Dual Monitors

Discussion in 'Digital Video' started by tehybrid, Jan 7, 2007.

  1. tehybrid macrumors member

    Joined:
    Nov 21, 2006
    #1
    I always hear people say dual monitors are an editors dream. Why? I currently have dual monitors but im kinda meh about it. What set up should I be using to get the best out of it?

    Thanks
    Kevin
     
  2. bigbossbmb macrumors 68000

    bigbossbmb

    Joined:
    Jul 1, 2004
    Location:
    Pasadena/Hollywood
    #2
    dual monitors = no or less shrunken down/overlapping windows

    its a productivity thing.
     
  3. Grimace macrumors 68040

    Grimace

    Joined:
    Feb 17, 2003
    Location:
    with Hamburglar.
    #3
    i never liked having the bezels in the middle of my field of view. A 30" solves that problem! :p
     
  4. mkrishnan Moderator emeritus

    mkrishnan

    Joined:
    Jan 9, 2004
    Location:
    Grand Rapids, MI, USA
    #4
    I'd think one of the biggest reasons would be to have an output monitor on one screen and all the editing / timeline / etc tools on the other?
     
  5. Rasheem macrumors regular

    Joined:
    Jul 12, 2006
    #5
    In FCP if you click windows>arrange you can see one normal dual editing use however i prefer my timeline and timeline viewer on one screen and my Viewer and Browser on my other screen. For color correcting i slightly modify the preset "dual screen color correcting" already in FCP
     
  6. Grimace macrumors 68040

    Grimace

    Joined:
    Feb 17, 2003
    Location:
    with Hamburglar.
    #6
    In Aperture there are specific settings for 2 monitor operation. I found it very helpful at the time give that I full screen preview was "necessary".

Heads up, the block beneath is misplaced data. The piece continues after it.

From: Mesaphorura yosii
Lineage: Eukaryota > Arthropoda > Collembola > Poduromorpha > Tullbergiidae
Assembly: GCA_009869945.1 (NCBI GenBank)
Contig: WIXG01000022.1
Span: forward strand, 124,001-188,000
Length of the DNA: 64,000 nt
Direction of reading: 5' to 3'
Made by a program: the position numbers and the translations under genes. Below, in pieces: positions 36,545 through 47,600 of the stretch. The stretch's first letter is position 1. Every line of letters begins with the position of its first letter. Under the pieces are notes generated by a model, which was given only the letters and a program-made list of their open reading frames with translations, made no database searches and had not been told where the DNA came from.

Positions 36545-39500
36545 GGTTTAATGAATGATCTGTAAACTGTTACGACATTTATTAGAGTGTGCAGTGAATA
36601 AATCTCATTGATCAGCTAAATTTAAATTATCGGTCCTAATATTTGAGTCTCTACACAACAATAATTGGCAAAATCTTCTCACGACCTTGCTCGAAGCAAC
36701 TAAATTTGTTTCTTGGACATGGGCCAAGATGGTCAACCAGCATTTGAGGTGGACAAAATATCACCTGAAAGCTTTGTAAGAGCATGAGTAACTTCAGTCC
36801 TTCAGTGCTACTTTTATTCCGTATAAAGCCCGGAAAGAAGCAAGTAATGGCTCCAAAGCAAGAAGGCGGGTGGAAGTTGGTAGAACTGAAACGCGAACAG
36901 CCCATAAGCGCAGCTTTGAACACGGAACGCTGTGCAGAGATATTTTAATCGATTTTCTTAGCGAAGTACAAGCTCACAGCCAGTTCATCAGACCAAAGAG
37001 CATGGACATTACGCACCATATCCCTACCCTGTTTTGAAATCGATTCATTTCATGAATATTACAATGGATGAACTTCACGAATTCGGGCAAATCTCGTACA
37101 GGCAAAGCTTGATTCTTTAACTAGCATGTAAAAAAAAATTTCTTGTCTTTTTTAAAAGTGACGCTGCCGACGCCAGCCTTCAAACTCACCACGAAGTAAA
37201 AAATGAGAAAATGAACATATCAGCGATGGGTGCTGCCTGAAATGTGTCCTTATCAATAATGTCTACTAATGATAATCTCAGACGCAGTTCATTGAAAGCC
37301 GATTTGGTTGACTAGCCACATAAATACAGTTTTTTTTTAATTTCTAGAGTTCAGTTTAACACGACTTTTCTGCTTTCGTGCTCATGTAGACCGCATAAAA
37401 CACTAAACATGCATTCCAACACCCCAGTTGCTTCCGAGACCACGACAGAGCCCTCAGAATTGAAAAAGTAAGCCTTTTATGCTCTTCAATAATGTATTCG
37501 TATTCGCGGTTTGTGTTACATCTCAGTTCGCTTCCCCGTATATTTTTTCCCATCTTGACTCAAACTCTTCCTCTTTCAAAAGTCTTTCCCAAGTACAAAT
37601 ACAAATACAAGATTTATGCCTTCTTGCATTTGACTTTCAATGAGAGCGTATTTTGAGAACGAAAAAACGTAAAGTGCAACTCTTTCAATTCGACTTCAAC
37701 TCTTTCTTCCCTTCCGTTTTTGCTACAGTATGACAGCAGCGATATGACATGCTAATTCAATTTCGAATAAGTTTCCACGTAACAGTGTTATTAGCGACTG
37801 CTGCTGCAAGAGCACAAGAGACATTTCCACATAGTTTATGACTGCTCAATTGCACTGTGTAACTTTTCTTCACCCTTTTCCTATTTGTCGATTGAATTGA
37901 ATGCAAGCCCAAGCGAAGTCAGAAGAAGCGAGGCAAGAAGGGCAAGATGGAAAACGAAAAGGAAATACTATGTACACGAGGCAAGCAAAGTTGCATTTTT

7. fivetoadsloth macrumors 65816

    fivetoadsloth

    Joined:
    Aug 15, 2006
    #7
    i have and love dual it lets me bu much more productive. I can fit muhc more in my viewable area and for amny applicatiosn you can stratch things across. It is really nice for final cut and many 3d apps as well as photoshop. Personally I really dont think ill be going back to one monitor for a long time.
     
  8. faustfire macrumors 6502a

    faustfire

    Joined:
    Jul 17, 2002
    Location:
    California
    #8
    I find dual monitors especially helpful when doing pdf based tutorials, not flipping back and forth from the app to the tutorial is a real timesaver.
     
  9. BeefUK macrumors member

    Joined:
    Jun 9, 2006
    #9
    I agree they're excellent for reading info on one screen and then working on the other.

    I have dual monitors in work, I don't use then for video editing, but instead programming it makes your day so much more productive as there's no flipping backwards and forwards.
     
  10. ChrisA macrumors G4

    Joined:
    Jan 5, 2006
    Location:
    Redondo Beach, California
    #10
    The best reason to have two monitors is so that one of them can be a "Real" TV monitor so you can see what the show will look like. Put one of the viewers on that. This also frees up screen space.
     
  11. theWholeTruth macrumors member

    Joined:
    Sep 27, 2006
    #11
    More screen real estate is the obvious reason for dual monitors. When you're trying to edit a feature or long-form doc, you need that extra monitor for all those freakin' bins...!

    For editing, the standard set-up is (for both AVID and FCP) to have viewing monitors and timeline on one monitor, bins on another. I have at least 5 presets for standard editing, FX editing, audio mixing, preview, etc.; with certain tools on the screen at all times.

    The same idea can be applied to everyday use or other apps.

    Someone mentioned that the best reason for dual monitors is so that one will used as a 'real' TV monitor. Wrong. A CRT monitor is used as a THIRD monitor to properly view the program, color correct, check titles and title safe, etc. Perhaps the person meant one computer monitor and one CRT monitor; but 2 computer monitors plus 1 CRT is standard for pros.
     
  12. tk421 macrumors 6502a

    Joined:
    Dec 7, 2005
    Location:
    Los Angeles
    #12
    If you're using two computer monitors (which is what I assume everybody is referring to) than this is a bad idea.

    Computer monitors don't look the same as a TV. There's no overscan, the pixel aspect ratio is different, and you're not really seeing the fields as they would appear. If you want a "real" TV monitor, buy an NTSC monitor (or PAL if you're using that). If that's too expensive, do what I did at home on my cheap system: hook up a real TV.

    Edit: theWholeTruth posted just before me and caught this as well.
     

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